TCM Classic Film Festival 2019: Part Three, by David Bax
Nine o’clock in the morning on the last day of TCM Fest at the Chinese Theater is a singularly weird way to see Gene Kelly’s Hello, Dolly! (1969) for the first time. The movie’s reputation has more to do with its massive budget and the rumored blow that Fox took on it at the box office (the size of which has probably been exaggerated) than with its quality. Star Barbra Streisand’s attitude toward the film in the intervening years hasn’t helped matters. So there were a lot of empty seats at the festival’s largest venue that day. On the other hand, the screening was introduced with a Q&A between Alicia Malone and Christopher Radko, author of Hello Again, Dolly! and pretty much the undisputed biggest Hello, Dolly! fan in the world. The seats that were filled largely contained other mega-fans and the atmosphere in the room seemed to be actively attempting to defy the movie’s legacy. I don’t know what effect that had on me, a first timer, but I can tell you confidently that this movie is fucking awesome. It’s nearly two and a half hours of non-stop catchy, rousing, jubilantly choreographed musical numbers performed by incredibly talented singers and dancers as well as massive amounts of extras wearing staggeringly beautiful costumes. It also has, without a doubt, the best list of characters names I’ve ever encountered. Horace Vandergelder, Cornelius Hackl, Barnaby Tucker, Ermengarde Vandergelder, Ambrose Kemper, Rudolph Reisenweber; there’s even a character named Gussie Granger who pretends to be a character named Ernestina Simple. Seriously, I don’t know what people were thinking at the time but it seems just about impossible not to have a blast watching this movie.
Does it include a nightclub/lounge singer? In the midst of the title song, Streisand duets with the band leader, played by Louis Armstrong, at a fancy restaurant/dancehall. I’ll allow it.
If there’s anything at TCM Fest that gets a crowd more excited than pre-Code movies, it’s appearances by big stars. So there was quite a turnout for Don Siegel’s The Killers (1964), an early neo-noir film whose femme fatale is played by Angie Dickinson. Dickinson herself showed up to answer questions before the screening and, while TCM host Ben Mankiewicz tried to steer the conversation toward the film of the day, Dickinson was delightfully untethered. She spent a decent amount of time praising Clint Eastwood’s recent The Mule. But she eventually got to some stories about The Killers, most of which were about Ronald Reagan, who plays one of the movie’s many villains, and how he was a nice guy despite her disagreeing with his politics. The film itself was shown on a brilliant, sharp-looking DCP (as was Hello, Dolly!; they also happen to be the only two color movies I saw at the festival) that highlighted Siegel’s stylized garishness. This is another movie with a somewhat shaky reputation but Siegel brings a sense of un-Hollywood danger to the thing. Along with Clu Gulager’s disturbingly appealing performance as a cool sociopath, it’s the kind of movie that feels thrillingly like it could go off the rails at any moment. Also worth noting: Seymour Cassel, who had passed away only days earlier, makes a brief appearance as a post office clerk.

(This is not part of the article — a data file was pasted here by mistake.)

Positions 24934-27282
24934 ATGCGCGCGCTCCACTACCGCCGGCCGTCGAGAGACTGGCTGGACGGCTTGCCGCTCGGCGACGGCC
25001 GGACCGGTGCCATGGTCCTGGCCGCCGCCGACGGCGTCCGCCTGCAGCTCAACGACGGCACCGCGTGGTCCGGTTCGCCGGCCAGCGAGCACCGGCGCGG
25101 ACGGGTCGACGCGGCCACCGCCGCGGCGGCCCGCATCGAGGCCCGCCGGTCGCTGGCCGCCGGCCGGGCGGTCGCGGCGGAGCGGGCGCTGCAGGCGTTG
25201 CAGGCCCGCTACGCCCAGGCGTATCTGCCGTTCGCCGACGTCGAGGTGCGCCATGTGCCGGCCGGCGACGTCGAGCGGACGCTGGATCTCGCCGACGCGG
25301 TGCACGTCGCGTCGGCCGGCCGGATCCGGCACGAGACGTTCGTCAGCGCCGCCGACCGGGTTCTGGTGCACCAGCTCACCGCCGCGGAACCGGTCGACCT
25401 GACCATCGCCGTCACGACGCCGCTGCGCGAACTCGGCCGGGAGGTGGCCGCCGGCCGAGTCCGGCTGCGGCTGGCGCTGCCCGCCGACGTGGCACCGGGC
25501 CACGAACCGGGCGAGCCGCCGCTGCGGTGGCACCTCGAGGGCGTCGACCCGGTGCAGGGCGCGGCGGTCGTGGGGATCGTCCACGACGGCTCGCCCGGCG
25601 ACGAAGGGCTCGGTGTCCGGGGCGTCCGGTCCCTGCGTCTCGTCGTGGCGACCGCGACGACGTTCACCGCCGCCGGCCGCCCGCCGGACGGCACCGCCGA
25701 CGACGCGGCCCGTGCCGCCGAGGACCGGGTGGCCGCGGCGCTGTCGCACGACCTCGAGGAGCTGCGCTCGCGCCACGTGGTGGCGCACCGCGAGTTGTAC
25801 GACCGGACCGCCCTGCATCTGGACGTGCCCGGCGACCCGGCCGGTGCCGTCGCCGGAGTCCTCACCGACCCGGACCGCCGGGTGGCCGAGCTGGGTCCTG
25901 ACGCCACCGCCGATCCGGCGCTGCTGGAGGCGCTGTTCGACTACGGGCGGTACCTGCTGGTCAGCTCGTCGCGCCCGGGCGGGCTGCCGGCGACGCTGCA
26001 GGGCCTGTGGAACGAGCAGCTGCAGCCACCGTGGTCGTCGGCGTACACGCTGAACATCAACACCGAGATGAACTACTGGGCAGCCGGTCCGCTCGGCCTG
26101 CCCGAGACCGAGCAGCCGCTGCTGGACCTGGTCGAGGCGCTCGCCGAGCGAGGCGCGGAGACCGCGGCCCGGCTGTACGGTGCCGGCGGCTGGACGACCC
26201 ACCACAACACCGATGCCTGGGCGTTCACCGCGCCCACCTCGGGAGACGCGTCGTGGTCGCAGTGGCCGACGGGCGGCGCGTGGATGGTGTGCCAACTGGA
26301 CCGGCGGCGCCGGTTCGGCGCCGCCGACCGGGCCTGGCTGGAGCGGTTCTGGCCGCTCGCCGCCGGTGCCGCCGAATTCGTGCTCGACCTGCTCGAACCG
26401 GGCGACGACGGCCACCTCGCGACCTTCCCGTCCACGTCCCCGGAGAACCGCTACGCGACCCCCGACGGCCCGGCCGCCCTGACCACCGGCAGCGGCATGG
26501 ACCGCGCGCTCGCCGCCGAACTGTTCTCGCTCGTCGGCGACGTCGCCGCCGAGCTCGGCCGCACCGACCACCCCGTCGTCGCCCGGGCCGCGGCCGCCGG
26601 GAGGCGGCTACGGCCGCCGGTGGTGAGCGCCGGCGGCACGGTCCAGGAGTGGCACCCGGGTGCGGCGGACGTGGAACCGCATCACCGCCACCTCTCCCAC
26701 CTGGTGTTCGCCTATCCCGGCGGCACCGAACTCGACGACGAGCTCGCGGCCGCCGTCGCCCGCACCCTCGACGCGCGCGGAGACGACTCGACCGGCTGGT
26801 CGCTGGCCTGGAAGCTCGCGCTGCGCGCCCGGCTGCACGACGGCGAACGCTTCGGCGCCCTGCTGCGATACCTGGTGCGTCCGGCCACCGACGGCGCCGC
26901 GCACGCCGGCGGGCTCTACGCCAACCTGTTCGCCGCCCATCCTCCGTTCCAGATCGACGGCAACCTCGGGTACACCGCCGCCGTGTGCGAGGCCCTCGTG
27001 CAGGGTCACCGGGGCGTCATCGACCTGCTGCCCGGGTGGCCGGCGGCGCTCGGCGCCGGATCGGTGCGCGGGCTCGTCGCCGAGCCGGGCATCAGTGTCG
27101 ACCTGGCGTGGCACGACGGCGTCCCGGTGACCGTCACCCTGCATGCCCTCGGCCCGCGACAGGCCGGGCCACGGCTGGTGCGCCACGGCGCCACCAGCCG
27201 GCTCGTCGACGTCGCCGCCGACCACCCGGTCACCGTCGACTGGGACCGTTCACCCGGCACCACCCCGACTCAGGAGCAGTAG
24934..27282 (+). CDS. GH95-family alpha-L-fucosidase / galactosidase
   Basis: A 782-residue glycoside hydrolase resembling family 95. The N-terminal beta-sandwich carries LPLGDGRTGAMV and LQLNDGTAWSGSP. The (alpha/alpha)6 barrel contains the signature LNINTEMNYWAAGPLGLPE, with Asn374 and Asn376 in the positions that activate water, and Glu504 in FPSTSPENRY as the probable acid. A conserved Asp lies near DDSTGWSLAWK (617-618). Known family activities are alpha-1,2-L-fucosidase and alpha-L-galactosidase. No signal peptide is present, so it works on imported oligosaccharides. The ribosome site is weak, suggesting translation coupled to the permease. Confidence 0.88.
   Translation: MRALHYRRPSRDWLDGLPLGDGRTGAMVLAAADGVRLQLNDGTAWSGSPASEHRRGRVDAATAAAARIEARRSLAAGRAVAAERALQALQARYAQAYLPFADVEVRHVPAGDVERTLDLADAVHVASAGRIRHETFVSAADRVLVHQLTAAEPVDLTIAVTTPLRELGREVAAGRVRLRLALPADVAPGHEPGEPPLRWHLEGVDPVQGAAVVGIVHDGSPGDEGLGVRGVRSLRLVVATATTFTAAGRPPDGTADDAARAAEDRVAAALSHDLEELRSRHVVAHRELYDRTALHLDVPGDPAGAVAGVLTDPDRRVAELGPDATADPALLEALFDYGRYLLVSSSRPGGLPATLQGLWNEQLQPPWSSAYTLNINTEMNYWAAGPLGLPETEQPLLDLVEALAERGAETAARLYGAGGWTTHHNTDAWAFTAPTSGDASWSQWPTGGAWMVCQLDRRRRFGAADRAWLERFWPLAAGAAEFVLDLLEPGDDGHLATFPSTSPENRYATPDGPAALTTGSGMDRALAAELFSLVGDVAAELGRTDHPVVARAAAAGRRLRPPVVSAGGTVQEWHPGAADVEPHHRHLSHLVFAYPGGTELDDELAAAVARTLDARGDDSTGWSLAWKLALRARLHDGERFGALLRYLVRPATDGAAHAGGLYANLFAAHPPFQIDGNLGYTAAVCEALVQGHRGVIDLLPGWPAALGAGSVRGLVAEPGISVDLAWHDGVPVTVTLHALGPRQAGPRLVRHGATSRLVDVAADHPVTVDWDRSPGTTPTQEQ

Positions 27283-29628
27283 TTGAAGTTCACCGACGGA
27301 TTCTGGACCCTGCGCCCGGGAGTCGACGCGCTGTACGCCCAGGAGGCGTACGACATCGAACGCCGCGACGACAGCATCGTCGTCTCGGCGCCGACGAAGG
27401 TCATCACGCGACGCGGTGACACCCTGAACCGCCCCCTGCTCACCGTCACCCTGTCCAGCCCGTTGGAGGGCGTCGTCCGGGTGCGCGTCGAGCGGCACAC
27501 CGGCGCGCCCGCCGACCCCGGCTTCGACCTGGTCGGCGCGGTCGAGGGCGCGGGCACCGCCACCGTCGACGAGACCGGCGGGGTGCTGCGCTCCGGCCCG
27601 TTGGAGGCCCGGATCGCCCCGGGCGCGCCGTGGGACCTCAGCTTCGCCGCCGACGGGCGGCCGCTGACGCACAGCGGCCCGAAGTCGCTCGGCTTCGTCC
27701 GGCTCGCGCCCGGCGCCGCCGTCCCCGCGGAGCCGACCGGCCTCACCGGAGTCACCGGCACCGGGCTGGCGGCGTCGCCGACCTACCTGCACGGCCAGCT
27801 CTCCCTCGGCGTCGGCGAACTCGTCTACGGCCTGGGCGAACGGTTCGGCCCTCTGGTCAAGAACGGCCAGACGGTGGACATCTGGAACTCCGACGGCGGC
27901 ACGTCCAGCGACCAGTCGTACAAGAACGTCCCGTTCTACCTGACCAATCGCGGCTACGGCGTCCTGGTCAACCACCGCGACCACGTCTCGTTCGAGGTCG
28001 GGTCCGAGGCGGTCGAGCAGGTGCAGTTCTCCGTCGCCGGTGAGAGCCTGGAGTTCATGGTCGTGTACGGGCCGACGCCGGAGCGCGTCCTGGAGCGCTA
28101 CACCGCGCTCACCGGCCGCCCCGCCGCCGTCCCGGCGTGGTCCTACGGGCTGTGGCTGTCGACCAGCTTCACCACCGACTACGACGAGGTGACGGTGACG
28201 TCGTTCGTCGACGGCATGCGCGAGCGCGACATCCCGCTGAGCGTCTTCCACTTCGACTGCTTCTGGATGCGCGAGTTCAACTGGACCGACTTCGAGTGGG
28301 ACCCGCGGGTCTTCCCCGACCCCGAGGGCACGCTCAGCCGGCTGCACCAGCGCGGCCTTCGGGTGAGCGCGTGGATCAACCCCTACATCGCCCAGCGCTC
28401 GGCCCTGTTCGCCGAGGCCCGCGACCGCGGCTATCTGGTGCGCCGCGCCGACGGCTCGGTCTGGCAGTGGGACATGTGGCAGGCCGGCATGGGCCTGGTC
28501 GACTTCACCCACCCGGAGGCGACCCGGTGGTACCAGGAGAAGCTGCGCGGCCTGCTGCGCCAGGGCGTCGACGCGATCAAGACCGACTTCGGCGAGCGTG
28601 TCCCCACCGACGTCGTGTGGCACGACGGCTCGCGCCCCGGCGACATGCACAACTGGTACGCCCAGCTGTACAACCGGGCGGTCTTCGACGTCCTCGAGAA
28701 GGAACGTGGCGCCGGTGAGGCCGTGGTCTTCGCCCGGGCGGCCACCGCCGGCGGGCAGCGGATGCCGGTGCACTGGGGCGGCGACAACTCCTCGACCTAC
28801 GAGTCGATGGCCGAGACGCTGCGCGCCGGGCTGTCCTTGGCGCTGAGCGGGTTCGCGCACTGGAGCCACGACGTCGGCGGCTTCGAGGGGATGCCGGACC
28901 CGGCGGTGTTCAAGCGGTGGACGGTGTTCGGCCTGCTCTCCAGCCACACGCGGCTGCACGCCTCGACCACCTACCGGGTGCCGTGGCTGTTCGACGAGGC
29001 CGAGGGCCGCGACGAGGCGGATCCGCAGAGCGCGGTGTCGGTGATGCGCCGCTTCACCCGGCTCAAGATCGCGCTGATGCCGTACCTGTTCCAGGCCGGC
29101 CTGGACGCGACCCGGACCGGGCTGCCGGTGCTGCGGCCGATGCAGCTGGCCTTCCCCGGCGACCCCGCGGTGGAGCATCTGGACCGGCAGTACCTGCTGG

Does it include a nightclub/lounge singer? It’s really just background music to a scene of Reagan, Dickinson and John Cassavetes planning a robbery at a cool bar but technically yes.
Sadly, every TCM Fest has to have a final film for each attendee. The crop I took in this time around was probably my strongest ever and yet I still went out on a high note with Clarence Brown’s A Woman of Affairs (1928), the only silent movie I saw this year. With Brown directing and Greta Garbo and John Gilbert on the screen, this movie reunites the team responsible for the masterful Flesh and the Devil, made two years prior. The similarities go further. Both are movies about childhood sweethearts kept apart by circumstance in adulthood and both are about as passionate and sexy as movies about honor and decency can be. A Woman of Affairs is also full of technical bravura. An early stunt in which a car drives at top speed over a ditch, straddling the center in which workers duck just under the vehicle, looks frankly, irresponsibly dangerous but very cool. Later, we get a reverse version of the famous, long push-in shot from Sunrise, which would have come out a year earlier. But the movie’s influence is as strong as its influences; a shot in which Garbo methodically flips a lamp on and off had to have been seen by Adrian Lyne before he made Fatal Attraction. If I have any complaint–and I don’t really, not about this film or about TCM Fest–it’s that the live orchestra that accompanied the screening was so good as to occasionally be distracting.
Does it include a nightclub/lounge singer? No, silly, it’s a silent movie.